Sam himself is ablaze in his Hawaiian shirt with yellow blossoms and pink fishtails. “What’s your wish for the millennium?” I ask him as he passes around a bowl of kiwi, cantaloupe, and honeydew for dessert.
“That my millennium countdown clock doesn’t explode at midnight.” There follows a discussion of the purpose of digital millennium countdown clocks after their final moment. And will they start over on a count to 3000 or freeze in stupefaction at 0:0:0:0?
Mary, often hours or days late for any occasion, arrives from Washington, rumpled, having been driven for the last few hours by an old acquaintance in Tampa. She inquires sheepishly if her friend might sleep here for the night. “She’s welcome, no matter what,” says Cathy, “but I do have to ask one question. She doesn’t snore, does she? It’s all right if she does, but I’d like to know in advance.” Mary smiles and takes off her trademark floppy straw hat.
Lucile brings me baby Grace to hold. She bends over, and the African necklace that Jean and I gave her twenty years ago dangles from her neck, a large metallic disk made from the bottom of a Masai cooking pot and hung on a strand of dark hemp. Seeing the necklace, I remember the trip to Kenya and our return home after five months of traveling. When Jean and I finally arrived at the airport in Boston, sweaty and dirty and jet-lagged, demolished by a twenty-four-hour vigil in the Charles de Gaulle Airport, dragging our luggage and ourselves across the floor, we passed through customs and heard happy shouts and hollers. Then we saw Sam, Susan, Cathy, and Lucile, holding a huge banner that read kelcome kome from kenya, kean and kalan.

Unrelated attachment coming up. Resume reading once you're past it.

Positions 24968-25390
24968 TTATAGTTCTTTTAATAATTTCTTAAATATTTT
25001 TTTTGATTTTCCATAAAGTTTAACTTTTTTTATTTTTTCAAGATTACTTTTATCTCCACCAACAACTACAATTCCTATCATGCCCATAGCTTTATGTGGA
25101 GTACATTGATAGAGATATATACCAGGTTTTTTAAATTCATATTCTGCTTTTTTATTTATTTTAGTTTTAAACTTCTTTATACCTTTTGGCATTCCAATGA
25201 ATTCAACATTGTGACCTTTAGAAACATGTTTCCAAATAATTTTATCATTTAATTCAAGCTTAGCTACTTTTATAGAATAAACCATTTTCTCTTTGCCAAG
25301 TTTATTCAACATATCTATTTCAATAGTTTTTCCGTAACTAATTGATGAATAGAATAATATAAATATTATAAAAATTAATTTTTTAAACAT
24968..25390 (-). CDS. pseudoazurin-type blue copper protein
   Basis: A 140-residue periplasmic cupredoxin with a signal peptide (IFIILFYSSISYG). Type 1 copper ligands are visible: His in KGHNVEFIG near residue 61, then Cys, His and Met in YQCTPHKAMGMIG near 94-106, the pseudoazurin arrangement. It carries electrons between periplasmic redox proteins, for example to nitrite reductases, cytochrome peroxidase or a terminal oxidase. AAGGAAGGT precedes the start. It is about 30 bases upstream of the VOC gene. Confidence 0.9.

We go to the kitchen for beer. Some of us play cards; others stare at the giant condo television as it jerks back and forth between millennium celebrations in China, Japan, England, and France. For the last week and more, we’ve been watching the networks summarize past centuries and forecast the next. Fifteen minutes per decade. The printing press, DNA, the steam engine, plastics, computers, Martin Luther, Albert Einstein, Abraham Lincoln. “In twenty years, we’ll all be cybers,” someone calls from the kitchen. “Our brains will be wired to the Internet.” I feel stretched and compressed aat the same time. I’m drowning in speed, I feel like a point of nothingness, a blip, my life will be over and done in the ripple of a wave. “Chhhhhange the channel,” I yell in confusion and begin clicking the remote control. One of the enamel fish falls off the wall.